Astronomers have detected debris around a white dwarf that might be from one or more disintegrating rocky bodies.
Most stars — including the Sun — will one day use up their nuclear fuel and turn into glowing cinders called white dwarfs. The planets around these stars will suffer various fates, but generally not good ones: they might be eaten as the star swells into a fat, fluffy red giant; smashed into other planets by the star’s changing gravitational influence as it puffs up and spews out winds; or roasted like a marshmallow come too close to the flame. Among other options.
White dwarfs generally have hydrogen and helium atmospheres, with the heavier elements (such as carbon and silicon) sunk far below. But roughly a third of the white dwarfs astronomers have observed have atmospheres mysteriously tainted by these elements. Plus, they’ve seen a few dwarfs circled by debris disks. So they’ve suspected for some time that these white dwarfs are covered in the crumbs of their munched planets.
Andrew Vanderburg (Harvard-Smithsonian Center for Astrophysics) and colleagues have now detected at least one potential disintegrating planetesimal around the white dwarf WD 1145+017. The object revealed itself when it passed repeatedly between us and the white dwarf, creating a weird transit pattern in the white dwarf’s light. When first observed with the Kepler spacecraft in 2014, the star's light only dipped a wee bit but for about an hour. When observed nearly a year later with multiple ground-based telescopes, the star's brightness dropped by an incredible 40% for 5 minutes. Neither of these results makes sense for a run-of-the-mill planet and dwarf: white dwarfs are about the size of Earth, and a body passing in front of them should take a mere minute to transit. The transits also weren't symmetric.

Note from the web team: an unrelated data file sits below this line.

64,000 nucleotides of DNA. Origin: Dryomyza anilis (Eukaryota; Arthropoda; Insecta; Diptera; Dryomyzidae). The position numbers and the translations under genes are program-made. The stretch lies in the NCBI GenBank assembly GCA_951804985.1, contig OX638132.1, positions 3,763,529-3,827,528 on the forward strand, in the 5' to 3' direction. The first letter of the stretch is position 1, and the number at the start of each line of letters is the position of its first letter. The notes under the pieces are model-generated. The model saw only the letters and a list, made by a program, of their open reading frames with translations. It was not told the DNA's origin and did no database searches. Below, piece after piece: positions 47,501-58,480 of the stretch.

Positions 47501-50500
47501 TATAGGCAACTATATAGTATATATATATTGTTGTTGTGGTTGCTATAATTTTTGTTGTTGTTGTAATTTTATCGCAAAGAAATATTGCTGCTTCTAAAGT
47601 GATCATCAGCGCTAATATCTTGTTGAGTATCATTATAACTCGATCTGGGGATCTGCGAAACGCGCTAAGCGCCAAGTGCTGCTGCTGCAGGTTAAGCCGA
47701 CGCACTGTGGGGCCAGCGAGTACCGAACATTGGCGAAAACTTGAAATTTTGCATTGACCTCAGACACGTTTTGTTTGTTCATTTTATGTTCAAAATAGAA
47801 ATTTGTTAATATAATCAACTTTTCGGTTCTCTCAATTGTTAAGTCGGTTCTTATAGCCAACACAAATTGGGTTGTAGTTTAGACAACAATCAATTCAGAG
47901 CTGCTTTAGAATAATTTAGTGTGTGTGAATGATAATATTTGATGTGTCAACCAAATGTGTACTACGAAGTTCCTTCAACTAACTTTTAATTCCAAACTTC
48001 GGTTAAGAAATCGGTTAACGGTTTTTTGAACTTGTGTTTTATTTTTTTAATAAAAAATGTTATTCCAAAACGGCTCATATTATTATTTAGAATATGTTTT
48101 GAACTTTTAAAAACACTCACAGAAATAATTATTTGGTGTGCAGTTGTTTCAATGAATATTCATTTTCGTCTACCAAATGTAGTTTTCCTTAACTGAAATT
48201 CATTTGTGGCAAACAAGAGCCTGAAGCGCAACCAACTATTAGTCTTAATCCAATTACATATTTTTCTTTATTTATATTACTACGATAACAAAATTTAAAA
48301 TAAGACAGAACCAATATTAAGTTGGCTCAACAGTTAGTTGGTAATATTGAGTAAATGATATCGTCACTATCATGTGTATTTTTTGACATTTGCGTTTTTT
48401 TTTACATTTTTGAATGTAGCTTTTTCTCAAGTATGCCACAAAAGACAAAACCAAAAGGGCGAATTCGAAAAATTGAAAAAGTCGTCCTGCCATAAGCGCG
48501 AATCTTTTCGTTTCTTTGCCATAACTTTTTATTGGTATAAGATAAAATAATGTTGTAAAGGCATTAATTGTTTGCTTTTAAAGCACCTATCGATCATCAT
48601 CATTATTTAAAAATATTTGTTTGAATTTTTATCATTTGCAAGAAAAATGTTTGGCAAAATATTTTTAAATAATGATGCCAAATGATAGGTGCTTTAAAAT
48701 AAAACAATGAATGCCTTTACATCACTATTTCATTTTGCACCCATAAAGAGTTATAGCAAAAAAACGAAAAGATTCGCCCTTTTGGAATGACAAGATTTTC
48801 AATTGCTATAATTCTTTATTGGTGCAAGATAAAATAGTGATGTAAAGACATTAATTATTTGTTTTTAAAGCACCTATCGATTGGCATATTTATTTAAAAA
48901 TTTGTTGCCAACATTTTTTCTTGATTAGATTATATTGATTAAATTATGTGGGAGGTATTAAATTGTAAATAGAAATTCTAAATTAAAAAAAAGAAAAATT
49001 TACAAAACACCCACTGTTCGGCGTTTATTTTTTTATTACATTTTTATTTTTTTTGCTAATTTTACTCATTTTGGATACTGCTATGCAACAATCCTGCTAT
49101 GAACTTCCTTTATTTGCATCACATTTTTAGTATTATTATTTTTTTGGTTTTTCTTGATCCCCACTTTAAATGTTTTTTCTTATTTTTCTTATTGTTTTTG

As the team reports in the October 22nd Nature, the object — or maybe even six or more objects, all about the size of the asteroid Ceres or smaller — orbits the white dwarf closely in about 4½ hours and seems to be trailing a comet-like tail. Spectroscopic measurements reveal heavy elements in the white dwarf’s atmosphere, too, like those found in the solar system’s rocky planets. The star also has a dusty debris disk.
If indeed the funny-looking signals come from a disintegrating rocky planet, WD 1145+017 adds to growing evidence that the “pollution” in these white dwarfs’ atmospheres comes from torn-up worlds. These planets might be destroyed and eroded by the aging star’s heat and winds.
Reference: A. Vanderburg et al. “A disintegrating minor planet transiting a white dwarf.” Nature. October 22, 2015.
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